The calls for dialogue over Iraq coincided with deliberations by the U.N. Security Council, of which the United States is a permanent member, over possible actions against Iran for its controversial nuclear program. Asked if any discussions had begun, Khalilzad said, “There is nothing new on that.”

Khalilzad’s remarks also coincided with stalled negotiations over the formation of Iraq’s next government. Sunni Arab parties, pushing for more prominent ministerial posts from the Shiite religious parties that hold the largest share of the seats in parliament, have accused Iran of complicity in recent attacks on Sunnis by Shiite militias that have pushed the country toward civil war.

“The militias haven’t been focused on decisively yet. . . . That will be tough,” Khalilzad said. “More Iraqis in Baghdad are dying — if you look at the recent period of two, three weeks — from the militia attacks than from the terrorist car bombings.”

Khalilzad expressed particular concern over Iran’s ties to the Mahdi Army, an armed group loyal to the outspoken Shiite cleric Moqtada al-Sadr that the ambassador said was responsible for many of the recent killings, despite Sadr’s public pleas for calm.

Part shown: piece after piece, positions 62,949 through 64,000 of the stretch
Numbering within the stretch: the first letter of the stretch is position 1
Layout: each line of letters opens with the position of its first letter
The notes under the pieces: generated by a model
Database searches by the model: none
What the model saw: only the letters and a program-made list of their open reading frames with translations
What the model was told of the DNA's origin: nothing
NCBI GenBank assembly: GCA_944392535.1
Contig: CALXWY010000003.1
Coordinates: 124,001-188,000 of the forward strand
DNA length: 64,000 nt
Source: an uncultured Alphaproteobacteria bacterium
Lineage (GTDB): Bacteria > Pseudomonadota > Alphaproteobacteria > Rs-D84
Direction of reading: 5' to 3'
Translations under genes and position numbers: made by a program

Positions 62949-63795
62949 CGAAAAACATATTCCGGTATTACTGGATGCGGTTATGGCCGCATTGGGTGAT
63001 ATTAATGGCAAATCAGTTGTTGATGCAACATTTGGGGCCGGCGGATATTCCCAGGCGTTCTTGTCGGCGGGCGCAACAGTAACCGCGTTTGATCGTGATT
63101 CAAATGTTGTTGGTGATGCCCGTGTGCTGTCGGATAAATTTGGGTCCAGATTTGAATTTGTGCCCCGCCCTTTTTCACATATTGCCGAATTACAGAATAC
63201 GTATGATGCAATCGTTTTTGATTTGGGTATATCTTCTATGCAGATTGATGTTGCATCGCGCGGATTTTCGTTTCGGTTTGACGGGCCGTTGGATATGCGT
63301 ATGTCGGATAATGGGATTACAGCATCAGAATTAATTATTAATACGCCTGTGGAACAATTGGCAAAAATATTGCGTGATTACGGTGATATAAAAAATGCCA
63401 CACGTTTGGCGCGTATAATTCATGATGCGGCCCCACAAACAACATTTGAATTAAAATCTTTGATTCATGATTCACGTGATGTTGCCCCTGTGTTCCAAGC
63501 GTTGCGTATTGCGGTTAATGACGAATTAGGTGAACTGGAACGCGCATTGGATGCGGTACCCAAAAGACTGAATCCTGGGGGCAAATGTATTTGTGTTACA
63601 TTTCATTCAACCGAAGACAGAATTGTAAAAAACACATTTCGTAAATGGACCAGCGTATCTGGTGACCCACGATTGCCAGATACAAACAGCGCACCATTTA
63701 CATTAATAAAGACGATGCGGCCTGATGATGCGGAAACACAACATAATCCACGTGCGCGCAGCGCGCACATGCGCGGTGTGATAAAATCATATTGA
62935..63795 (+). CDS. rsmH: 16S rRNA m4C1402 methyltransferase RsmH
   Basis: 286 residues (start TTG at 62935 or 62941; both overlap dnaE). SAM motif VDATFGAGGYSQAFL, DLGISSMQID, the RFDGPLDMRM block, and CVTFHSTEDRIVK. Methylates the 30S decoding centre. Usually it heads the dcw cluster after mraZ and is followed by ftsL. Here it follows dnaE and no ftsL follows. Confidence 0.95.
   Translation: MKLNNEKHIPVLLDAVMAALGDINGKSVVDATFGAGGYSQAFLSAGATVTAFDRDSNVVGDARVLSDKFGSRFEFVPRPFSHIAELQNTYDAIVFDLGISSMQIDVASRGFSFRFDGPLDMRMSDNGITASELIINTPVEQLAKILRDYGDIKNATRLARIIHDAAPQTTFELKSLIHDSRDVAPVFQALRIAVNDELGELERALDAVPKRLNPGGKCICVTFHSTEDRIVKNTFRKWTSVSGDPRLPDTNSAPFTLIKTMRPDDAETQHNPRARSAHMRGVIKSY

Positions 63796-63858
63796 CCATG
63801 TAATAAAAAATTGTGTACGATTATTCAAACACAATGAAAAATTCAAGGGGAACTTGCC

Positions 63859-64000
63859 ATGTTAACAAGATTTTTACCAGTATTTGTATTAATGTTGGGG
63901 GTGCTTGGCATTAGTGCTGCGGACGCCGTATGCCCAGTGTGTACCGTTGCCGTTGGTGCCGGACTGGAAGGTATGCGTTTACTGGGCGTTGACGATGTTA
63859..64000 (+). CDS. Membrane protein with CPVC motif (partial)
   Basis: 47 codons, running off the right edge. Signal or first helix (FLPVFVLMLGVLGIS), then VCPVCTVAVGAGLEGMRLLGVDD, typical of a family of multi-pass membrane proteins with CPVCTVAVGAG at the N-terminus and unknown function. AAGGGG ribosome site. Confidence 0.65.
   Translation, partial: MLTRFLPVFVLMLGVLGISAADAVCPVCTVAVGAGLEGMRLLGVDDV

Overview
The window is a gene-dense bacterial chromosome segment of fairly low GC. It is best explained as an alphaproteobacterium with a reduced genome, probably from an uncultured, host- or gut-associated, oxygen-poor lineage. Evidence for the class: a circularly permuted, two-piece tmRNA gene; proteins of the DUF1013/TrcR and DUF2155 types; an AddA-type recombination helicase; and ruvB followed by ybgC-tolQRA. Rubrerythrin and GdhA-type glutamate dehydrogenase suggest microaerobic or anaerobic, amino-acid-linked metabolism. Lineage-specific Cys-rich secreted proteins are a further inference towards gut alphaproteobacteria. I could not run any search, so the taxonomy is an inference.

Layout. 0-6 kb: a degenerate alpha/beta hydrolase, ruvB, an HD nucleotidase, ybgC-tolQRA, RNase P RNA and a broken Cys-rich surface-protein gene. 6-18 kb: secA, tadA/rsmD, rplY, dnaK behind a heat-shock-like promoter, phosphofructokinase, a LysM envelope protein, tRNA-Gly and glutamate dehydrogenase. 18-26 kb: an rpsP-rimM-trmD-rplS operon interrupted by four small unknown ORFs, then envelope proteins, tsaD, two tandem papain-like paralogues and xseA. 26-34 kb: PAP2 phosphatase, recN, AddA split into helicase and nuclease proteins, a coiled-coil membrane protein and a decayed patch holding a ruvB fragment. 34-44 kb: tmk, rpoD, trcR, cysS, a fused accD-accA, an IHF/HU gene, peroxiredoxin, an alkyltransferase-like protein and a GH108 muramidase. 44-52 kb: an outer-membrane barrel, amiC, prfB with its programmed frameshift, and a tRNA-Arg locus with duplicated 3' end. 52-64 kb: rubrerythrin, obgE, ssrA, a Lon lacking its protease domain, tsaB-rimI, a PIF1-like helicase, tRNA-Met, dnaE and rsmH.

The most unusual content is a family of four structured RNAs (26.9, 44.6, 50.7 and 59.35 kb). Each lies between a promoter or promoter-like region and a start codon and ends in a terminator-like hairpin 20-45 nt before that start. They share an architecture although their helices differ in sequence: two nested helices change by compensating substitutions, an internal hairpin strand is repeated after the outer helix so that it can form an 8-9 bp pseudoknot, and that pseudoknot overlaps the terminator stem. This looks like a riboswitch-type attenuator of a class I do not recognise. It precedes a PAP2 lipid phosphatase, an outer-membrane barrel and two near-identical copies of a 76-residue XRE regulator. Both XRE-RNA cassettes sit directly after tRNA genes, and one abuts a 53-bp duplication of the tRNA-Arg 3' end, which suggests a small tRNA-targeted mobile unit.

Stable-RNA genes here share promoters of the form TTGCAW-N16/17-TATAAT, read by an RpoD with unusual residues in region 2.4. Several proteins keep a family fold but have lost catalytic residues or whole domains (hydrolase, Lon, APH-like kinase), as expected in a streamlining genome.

Sadr, who was charged by the former U.S. occupation authority with involvement in the killing of a rival religious leader soon after the U.S. invasion three years ago, has recently plunged into politics after waging two armed uprisings against U.S. forces in 2004.

But Khalilzad said the United States has had no face-to-face contact with the cleric, in his early thirties, whose followers hold more than 30 seats in the new parliament. “No, I don’t talk to him, because we don’t meet with Moqtada Sadr, but I have sent him messages publicly. . . . We engage him whatever way we can,” said Khalilzad, who added that he and other embassy officials did meet with Sadr’s political allies. “I think that our people advise me against it because there is an indictment against him.”